Monday, July 20, 2009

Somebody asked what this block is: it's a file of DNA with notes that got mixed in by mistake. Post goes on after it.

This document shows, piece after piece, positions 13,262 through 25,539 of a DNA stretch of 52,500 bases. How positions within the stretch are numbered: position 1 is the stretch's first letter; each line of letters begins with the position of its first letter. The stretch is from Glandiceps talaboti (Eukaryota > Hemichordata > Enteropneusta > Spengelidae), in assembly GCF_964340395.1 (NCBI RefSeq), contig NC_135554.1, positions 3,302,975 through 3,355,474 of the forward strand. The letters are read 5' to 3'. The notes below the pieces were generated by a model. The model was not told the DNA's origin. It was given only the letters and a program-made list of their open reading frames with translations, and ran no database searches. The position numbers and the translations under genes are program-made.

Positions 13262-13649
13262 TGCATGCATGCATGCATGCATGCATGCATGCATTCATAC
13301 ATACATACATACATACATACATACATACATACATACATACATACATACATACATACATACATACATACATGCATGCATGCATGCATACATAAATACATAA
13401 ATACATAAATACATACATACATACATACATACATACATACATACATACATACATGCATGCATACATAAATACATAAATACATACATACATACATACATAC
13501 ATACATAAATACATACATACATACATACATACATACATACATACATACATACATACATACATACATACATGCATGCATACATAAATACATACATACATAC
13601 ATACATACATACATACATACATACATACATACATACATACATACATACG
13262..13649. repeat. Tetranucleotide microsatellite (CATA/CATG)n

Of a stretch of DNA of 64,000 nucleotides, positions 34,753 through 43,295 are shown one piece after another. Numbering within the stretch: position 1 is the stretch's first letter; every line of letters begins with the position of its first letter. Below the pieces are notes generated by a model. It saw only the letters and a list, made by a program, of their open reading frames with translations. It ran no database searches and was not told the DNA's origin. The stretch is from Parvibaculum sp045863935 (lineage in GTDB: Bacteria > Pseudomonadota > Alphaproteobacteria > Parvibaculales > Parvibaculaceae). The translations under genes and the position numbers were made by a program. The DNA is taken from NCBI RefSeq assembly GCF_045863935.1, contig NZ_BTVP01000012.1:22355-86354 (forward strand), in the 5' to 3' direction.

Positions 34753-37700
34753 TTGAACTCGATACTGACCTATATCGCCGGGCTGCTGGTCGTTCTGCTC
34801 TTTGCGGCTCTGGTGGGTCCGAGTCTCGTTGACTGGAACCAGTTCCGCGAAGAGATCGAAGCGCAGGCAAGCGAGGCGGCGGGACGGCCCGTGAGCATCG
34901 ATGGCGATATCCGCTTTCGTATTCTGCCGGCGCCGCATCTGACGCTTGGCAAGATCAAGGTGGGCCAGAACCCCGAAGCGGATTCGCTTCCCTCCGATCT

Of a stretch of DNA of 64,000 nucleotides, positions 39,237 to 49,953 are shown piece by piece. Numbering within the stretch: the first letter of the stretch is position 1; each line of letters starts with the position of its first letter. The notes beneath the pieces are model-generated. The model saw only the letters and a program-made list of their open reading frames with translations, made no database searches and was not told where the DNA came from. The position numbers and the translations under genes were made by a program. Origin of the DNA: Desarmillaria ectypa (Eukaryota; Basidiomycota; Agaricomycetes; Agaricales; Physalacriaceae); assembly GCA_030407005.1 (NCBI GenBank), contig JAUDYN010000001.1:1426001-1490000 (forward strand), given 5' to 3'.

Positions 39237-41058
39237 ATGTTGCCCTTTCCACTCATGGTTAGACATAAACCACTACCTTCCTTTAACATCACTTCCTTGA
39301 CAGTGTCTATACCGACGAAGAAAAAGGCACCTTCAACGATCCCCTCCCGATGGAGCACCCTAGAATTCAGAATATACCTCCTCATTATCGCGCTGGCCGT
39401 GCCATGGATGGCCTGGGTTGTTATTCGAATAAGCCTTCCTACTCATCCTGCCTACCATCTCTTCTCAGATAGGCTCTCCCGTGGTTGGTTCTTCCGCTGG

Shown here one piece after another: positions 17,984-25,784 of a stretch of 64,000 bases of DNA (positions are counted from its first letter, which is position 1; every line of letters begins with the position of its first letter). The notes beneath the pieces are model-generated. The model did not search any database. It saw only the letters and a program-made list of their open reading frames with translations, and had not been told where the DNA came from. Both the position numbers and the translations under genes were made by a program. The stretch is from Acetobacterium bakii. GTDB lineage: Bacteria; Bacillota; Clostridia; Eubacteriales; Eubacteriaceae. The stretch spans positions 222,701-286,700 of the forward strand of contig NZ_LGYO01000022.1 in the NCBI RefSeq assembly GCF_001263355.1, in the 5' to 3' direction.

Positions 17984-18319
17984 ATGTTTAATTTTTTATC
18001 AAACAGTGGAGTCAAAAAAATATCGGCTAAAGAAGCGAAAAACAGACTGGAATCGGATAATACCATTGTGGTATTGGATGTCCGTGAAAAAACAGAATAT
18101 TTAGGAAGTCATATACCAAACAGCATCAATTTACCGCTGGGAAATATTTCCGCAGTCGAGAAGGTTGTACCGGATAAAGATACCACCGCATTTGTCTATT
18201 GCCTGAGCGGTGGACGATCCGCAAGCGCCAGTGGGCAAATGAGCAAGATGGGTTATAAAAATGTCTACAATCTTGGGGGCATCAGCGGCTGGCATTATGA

Ongoing discoveries from Dakhleh Oasis are highlighted in this article: Buried City in Oasis Lends View of Ancient Egypt By Rob Goodier, LiveScience Staff posted: 15 July 2009 12:04 pm ET A trench that was cut through collapsed mud bricks and the compacted debris of buildings leveled centuries ago is revealing a dusty scene of roof-topped streets in ancient Amheida, a city marooned on an oasis deep in Egypt’s western desert. The latest in a chain of archaeological discoveries in a site that dates back at least 5,000 years, the covered streets are a glimpse into rural life under the Egyptian sun. At Amheida, archaeologists led by Roger Bagnall at New York University have sifted through the remains of a settlement far removed from the thoroughfares of the Nile Valley. The site is in the Dakhleh Oasis, 500 miles (800 kilometers) from Cairo and 185 miles (300 kilometers) from Luxor, a religious and political hub of ancient Egypt. The archaeological work has yielded a treasure trove of art and writing. Through this rural lens, archaeologists are shifting their notions of education in ancient Egypt during the Greek and Roman empires. And they have noticed deep connections between powerful central governments and the outposts in the oases. Bagnall described the latest discoveries at a conference in Manhattan last month. First glimmer of Egyptian culture The Dakhleh Oasis stretches several hundred square miles below a barren escarpment, hedged by the dunes of the eastern Sahara that roll to its edges. The sand contrasts with the farms and the cattle-grazed meadows within. Wine, olives and dates remain important to the economy for the 75,000 residents of the oasis today. People settled in Dakhleh at least 5,000 years ago during the Neolithic period, the twilight of the Stone Age as agriculture began to catch on. At that time, the climate was wetter and residents were surrounded not by a desert, but a savanna. Bagnall suspects that Egypt's first farmers may have worked in the oasis before agriculture arrived in the Nile Valley. Rest of article.